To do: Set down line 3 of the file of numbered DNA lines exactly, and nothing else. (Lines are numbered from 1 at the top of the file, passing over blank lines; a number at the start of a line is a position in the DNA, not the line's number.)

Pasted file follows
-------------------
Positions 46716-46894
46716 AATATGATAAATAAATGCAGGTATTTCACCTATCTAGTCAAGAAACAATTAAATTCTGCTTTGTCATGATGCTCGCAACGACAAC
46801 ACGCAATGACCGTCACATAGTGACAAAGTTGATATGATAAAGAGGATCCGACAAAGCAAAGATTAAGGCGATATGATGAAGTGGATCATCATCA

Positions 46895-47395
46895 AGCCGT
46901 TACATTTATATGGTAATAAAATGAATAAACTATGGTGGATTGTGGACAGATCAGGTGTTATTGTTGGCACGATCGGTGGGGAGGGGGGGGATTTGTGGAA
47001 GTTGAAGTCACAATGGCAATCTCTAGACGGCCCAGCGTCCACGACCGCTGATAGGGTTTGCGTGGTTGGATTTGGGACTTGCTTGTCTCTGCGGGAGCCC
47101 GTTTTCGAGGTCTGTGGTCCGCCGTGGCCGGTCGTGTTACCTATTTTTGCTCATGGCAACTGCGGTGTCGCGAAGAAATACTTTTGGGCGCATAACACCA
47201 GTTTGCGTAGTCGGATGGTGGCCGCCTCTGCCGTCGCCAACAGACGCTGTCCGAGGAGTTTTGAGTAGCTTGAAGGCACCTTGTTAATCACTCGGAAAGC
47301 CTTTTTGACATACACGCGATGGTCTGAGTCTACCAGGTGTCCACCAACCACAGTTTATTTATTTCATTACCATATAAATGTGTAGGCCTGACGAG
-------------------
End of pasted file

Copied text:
46801 ACGCAATGACCGTCACATAGTGACAAAGTTGATATGATAAAGAGGATCCGACAAAGCAAAGATTAAGGCGATATGATGAAGTGGATCATCATCA